- you may think this is a continuation of the previous point or you may agree that it is a new point, but the PIX does deep packet inspection and can make sure that the traffic streams conform to the expectations of the protocols being used. The router is not so good at deep packet inspection.

- one of the approaches to security that is frequently adopted is sometimes called defense in depth or may be called layered protection. With the router and the PIX you have 2 layers with each device providing its own service and its own contribution to the security of the network. With just the router you have 1 layer - and you have a single box which if compromised gives the attacker access to the network. With PIX and router there are 2 devices which must be compromised.

HTH

Rick

Hall of Fame Super Blue

Re: pix 501 why prefer over router?

Sarah

Stateful inpsection is primarily concerned with TCP connections. When a TCP connection is setup there are certain TCP flags set in the packets. I suspect you already know this but just in case.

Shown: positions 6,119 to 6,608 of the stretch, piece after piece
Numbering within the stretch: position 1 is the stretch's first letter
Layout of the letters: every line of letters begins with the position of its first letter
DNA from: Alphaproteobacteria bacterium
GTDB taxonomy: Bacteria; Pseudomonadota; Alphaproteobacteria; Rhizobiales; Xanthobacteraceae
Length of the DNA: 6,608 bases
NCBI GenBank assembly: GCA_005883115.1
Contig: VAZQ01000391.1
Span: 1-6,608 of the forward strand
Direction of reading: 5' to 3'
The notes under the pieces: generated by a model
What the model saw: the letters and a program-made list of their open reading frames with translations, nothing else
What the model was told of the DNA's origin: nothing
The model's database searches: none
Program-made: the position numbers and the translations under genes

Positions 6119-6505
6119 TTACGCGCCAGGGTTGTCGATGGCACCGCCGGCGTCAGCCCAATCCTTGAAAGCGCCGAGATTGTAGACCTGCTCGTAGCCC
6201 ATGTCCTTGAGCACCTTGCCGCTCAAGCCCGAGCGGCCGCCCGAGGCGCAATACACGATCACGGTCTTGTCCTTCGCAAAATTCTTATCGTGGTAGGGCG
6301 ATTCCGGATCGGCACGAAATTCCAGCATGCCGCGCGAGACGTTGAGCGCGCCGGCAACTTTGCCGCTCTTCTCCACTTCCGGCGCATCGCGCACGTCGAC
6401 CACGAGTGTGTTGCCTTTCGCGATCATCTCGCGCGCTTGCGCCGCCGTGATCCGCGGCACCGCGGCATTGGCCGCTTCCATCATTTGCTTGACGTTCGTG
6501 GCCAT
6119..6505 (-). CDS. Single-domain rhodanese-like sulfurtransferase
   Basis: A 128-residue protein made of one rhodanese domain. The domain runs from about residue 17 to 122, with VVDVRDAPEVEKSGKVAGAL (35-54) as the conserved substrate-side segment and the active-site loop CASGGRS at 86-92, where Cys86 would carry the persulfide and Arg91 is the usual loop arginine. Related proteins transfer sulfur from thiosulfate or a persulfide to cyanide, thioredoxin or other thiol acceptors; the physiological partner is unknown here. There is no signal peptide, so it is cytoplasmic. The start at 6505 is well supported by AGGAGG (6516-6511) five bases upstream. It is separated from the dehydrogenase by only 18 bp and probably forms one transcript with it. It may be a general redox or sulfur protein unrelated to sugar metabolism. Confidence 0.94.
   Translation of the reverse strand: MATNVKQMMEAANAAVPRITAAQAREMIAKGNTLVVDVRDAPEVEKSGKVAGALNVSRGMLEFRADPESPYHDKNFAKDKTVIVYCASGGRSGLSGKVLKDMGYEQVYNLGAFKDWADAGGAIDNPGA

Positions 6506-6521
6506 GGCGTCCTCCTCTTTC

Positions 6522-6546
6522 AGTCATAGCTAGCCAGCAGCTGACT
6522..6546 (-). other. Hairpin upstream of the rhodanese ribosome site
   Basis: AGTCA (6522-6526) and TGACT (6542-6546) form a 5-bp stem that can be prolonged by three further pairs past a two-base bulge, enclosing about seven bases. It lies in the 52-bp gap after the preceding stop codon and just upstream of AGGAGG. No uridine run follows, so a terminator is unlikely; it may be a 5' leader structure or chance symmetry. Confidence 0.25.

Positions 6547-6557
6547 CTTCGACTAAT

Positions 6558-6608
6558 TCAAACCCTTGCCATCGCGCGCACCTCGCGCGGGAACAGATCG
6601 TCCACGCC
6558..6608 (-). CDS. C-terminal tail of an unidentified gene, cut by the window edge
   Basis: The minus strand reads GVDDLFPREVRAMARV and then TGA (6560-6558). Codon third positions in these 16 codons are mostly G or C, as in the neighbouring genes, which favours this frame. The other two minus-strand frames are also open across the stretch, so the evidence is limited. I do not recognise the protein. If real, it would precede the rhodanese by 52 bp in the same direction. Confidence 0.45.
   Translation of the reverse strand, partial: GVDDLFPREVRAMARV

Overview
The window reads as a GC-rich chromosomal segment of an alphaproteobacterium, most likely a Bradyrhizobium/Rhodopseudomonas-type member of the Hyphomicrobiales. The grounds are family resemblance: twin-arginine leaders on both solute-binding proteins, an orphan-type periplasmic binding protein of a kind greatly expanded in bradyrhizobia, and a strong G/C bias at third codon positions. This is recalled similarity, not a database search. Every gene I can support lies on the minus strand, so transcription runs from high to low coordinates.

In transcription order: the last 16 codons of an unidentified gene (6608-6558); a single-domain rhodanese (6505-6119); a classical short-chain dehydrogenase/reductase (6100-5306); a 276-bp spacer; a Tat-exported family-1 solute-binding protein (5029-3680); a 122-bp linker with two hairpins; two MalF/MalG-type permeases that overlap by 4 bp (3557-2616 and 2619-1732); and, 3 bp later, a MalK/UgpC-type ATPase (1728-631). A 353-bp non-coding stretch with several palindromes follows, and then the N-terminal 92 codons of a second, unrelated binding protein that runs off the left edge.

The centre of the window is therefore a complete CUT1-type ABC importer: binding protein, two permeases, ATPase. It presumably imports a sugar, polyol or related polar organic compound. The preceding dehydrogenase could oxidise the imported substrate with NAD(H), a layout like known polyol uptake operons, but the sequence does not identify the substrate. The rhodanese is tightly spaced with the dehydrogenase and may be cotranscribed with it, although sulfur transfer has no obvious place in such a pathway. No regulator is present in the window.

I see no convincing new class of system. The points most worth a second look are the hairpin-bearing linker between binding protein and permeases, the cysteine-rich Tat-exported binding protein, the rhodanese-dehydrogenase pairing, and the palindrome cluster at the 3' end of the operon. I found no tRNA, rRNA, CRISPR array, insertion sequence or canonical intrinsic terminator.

Client A talks to server B on TCP port 80.

1) A sends first packet with TCP flag SYN set.

2) B responds with TCP SYN and TCP ACK set.

3) A responds with TCP ACK set.

Once the above has been done the client and server communicate using ACK flags for the packets.

So a stateful firewall checks these flags eg.

client A -> firewall -> Server B

client A sends packet with SYN set. Firewall records this packet.

Server B sends a response with SYN/ACK set. Firewall has record of A sending packet with SYN set and knows that the response from B should be SYN/ACK so it allows return traffic.

So firewall has allowed the return traffic based on the "state" of the connection.

Lets say server B sends SYN/ACK without client A sending SYN packet fisrt. Firewall checks it's state table and cannot find a corresponding SYN packet from client so drops packet.

Stateful firewalling really only applies to TCP. For UDP/ICMP the firewall simply uses a timer - ie. it sees a UDP connection going out so it expects to see the reply within a certain time limit. If it does the return packet is allowed in. If not it is dropped.

Finally stateful firewalls are not the same as proxy firewalls. Stateful firewalls check TCP flags as described. Proxy firewall actually "understand" the specific protocol in use eg. FTP/SMTP etc.. and can recognise valid and invalid commands.